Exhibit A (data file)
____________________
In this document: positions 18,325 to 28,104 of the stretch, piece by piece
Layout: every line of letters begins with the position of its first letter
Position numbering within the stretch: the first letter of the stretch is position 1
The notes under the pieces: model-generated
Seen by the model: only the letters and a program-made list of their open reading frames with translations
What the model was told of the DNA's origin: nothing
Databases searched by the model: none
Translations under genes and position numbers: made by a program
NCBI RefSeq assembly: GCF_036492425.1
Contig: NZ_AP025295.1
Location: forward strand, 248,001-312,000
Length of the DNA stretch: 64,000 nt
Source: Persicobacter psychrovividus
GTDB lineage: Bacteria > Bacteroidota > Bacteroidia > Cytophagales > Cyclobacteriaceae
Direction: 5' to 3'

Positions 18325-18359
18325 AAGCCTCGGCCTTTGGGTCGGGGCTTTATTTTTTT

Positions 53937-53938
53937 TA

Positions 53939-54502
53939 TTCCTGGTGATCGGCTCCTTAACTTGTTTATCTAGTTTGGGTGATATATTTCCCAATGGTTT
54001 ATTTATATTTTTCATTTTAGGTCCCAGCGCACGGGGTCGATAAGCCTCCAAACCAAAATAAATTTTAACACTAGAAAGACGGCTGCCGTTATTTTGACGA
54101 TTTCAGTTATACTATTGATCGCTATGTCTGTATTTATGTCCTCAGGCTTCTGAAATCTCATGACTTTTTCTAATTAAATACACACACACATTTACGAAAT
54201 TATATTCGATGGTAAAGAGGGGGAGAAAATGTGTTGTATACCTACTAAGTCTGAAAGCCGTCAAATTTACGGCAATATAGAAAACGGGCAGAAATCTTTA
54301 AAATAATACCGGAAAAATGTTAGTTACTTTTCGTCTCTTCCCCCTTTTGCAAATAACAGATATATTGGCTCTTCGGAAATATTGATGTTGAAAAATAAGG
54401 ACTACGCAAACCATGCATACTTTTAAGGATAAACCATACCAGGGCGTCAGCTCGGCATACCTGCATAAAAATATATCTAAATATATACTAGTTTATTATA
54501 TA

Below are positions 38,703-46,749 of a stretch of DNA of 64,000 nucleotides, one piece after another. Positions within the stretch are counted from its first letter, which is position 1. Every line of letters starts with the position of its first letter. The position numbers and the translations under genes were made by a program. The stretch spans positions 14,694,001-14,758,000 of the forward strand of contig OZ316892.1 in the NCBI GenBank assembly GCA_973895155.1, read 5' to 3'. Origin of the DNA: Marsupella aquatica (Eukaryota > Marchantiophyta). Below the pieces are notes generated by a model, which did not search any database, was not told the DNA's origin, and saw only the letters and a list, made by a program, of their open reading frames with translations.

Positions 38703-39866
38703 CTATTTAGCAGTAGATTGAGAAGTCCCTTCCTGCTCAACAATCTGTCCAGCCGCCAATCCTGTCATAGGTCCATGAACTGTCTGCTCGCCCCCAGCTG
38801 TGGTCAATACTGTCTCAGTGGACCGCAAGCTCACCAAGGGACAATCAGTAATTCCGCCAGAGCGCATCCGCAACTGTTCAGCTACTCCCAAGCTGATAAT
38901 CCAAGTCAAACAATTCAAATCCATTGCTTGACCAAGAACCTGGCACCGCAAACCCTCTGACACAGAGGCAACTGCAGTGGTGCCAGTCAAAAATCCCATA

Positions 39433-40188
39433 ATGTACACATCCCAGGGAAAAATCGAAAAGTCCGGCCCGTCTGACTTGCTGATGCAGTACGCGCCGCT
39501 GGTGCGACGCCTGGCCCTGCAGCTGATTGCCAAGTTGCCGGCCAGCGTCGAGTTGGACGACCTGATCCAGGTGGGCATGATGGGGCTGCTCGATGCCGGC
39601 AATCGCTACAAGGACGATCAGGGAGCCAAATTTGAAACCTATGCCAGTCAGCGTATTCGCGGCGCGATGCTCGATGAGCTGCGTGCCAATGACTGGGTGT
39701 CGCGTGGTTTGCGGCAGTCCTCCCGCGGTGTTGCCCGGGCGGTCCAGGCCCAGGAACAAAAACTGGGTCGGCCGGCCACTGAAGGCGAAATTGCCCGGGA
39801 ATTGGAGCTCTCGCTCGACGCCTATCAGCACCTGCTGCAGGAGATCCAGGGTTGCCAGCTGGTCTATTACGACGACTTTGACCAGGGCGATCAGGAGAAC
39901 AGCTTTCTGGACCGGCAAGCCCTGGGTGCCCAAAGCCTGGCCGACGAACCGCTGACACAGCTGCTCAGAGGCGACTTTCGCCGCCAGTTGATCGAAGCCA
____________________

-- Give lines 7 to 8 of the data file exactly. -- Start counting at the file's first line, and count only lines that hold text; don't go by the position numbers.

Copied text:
Databases searched by the model: none
Translations under genes and position numbers: made by a program